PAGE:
Photographer's Note

While the outfits of these two gentlemen look traditional in the most idyllic kind of way I’ve known for quite a long time that, more often than not, they are worn not for ritual purposes but to facilitate the process of extracting money from tourists. I’m not trying to say that’s wrong, since when is it not allowed to charge money for posing for photos? Also, the amounts in question are not worth worrying about. I paid a 100 rupee to each of these “models”, the equivalent of 2.5 dollars in total.

But at least I thought those people were locals, trying to tap into the stream of money flowing from the tourism industry. But it’s not always so. A few hours after this photo was taken I was sitting on the steps of one of the Varanasi ghats, reading my guidebook and generally minding my own business, when a man dressed in a similar fashion sat next to me and we started talking. Or rather he started talking and it soon became apparent that he was hoping for me to buy the service he was offering, which happened to be fortune telling. Apparently, it cost only 300 rupees and was great fun. But I was enjoying the then present moment and was not in the mood to talk about the future. He didn’t insist but, instead of walking off in search of more willing clientele, he told me his story. He lived in Switzerland! Yes, in one of the richest countries of the Western Europe.

So what was he doing there, by the Ganges, dressed as if for the Kumbh Mela festival? The answer was in fact very simple and not as romantic as you might expect. He didn’t like Swiss winters, so he spent the coldest months of the year in a much warmer country. While back at home, I suspect, his dole was being paid into his bank account, he was also earning a few bob “working” abroad.

At least I didn’t feel bad that by refusing I deprived him of his livelihood. He did not really need my money, just like I didn’t need his fortune telling.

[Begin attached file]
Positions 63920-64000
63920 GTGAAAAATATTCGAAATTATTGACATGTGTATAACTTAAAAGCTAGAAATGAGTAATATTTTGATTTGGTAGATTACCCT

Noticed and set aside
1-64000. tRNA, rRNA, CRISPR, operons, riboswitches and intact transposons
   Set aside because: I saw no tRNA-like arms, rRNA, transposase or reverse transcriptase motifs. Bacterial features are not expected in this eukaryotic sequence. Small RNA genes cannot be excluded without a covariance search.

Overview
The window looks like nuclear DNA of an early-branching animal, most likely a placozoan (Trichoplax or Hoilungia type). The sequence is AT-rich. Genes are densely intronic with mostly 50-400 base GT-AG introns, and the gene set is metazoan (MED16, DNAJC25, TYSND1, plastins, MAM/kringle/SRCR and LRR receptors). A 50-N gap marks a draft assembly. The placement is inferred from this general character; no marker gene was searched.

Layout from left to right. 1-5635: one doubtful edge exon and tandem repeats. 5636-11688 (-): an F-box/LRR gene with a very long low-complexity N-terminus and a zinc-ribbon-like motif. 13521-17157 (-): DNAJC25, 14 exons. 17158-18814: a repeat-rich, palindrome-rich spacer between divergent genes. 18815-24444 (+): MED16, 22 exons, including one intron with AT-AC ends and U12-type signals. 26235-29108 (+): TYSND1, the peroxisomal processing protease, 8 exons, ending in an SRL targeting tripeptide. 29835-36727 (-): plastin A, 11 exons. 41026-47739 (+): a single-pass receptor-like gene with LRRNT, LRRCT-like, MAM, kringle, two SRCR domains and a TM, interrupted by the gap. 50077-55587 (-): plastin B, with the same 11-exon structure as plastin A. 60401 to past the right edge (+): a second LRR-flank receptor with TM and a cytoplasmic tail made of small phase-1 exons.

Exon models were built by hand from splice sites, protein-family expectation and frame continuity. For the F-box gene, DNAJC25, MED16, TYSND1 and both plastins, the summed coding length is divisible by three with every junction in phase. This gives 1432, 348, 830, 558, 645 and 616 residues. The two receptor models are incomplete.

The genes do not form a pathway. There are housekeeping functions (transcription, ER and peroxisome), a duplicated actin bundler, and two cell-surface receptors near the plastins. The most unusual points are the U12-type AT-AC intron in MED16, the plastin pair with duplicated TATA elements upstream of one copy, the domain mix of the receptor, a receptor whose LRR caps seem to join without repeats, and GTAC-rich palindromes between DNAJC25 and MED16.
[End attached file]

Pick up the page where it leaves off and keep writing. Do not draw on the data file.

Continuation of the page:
But… this is not the titular funniest con. To find out about that you need to keep reading.

In the last two posts I described my early morning boat trip along the Ganges. It was booked via my hostel and cost 300 rupees (plus a small tip for the boatman). I loved every moment of it but took few good photos in the low light of the early morning so was hoping to do it again in the early afternoon. While the price was good, I expected I would be able to find even better offers from people who were not sharing their earnings with a tourist establishment. But it turned out that everyone quoted 400 rupees. I was intrigued and decided I’d keep asking around. It was then when I stumbled upon an elderly, miserable-looking man. He was clearly frail and malnourished, so when he offered me a boat ride I felt I really should accept it. He quoted well over what I had already found out to be the “market price” but when I pointed that out, he lowered it to 500 rupees. Considering his age and obvious poverty I thought I should not haggle any further. Especially that he kept mentioning how difficult he found rowing at his age and how his boss would grab the lion’s share of his earnings. He said that, to ensure he, not just his boss, gets paid, I should give him a tip (I quote: “any amount of your choice as long as it’s at least 2 dollars”). Then, in the boat, he asked me to hand over the tip far away from the place where he had picked me up me so the boss couldn’t see me give him money because he would then demand a share. It all looked very genuine and I gave him 2 dollars.

He didn’t even touch the paddles. We floated with the current for a mile or two. I was hoping we would go back at the same pace so I could take more photos. But, instead of rowing, my boatman attached a line to someone else’s motorboat and off we went, at high speed, back to the pier where I had met him. It was quite an expensive and fairly short ride but I still felt sorry for him and kept thinking of that awful boat owner that exploited his labour (he didn’t exactly do any rowing, but he spent his time taking tourists up and down the river).

When I got off the boat, I asked about his name. "Kanhayi", he answered, "Just like on that sign". And he pointed at a sign on a new, richly decorated boat, not like the old one he offered me the trip in. The sign said: "Kanhayi Boat". It was then that I realised he not only owned the boat but he had a prospering business with more than one vessel and maybe even employed (and exploited) other locals. Seeing the look on my face, he realised his faux pas and tried to mitigate it by saying: "It's my boss's name too".

Of course. It was his boss's name as he was his own boss!

I found that incredibly funny. Worth paying a few extra dollars for.

In WS you can see Kanhayi's other boat and a photo of yet another boat and boatman. I was planning to post Kanhayi's story in WS but it was apparently too long.

Fis2, ikeharel, pajaran, holmertz, dedee, jhm, Royaldevon, COSTANTINO, ChrisJ, adramad, mcmtanyel ha contrassegnato questa nota come utile

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Additional Photos by Kasia Nowak (kasianowak) Gold Star Critiquer/Gold Note Writer [C: 1692 W: 9 N: 3499] (17676)
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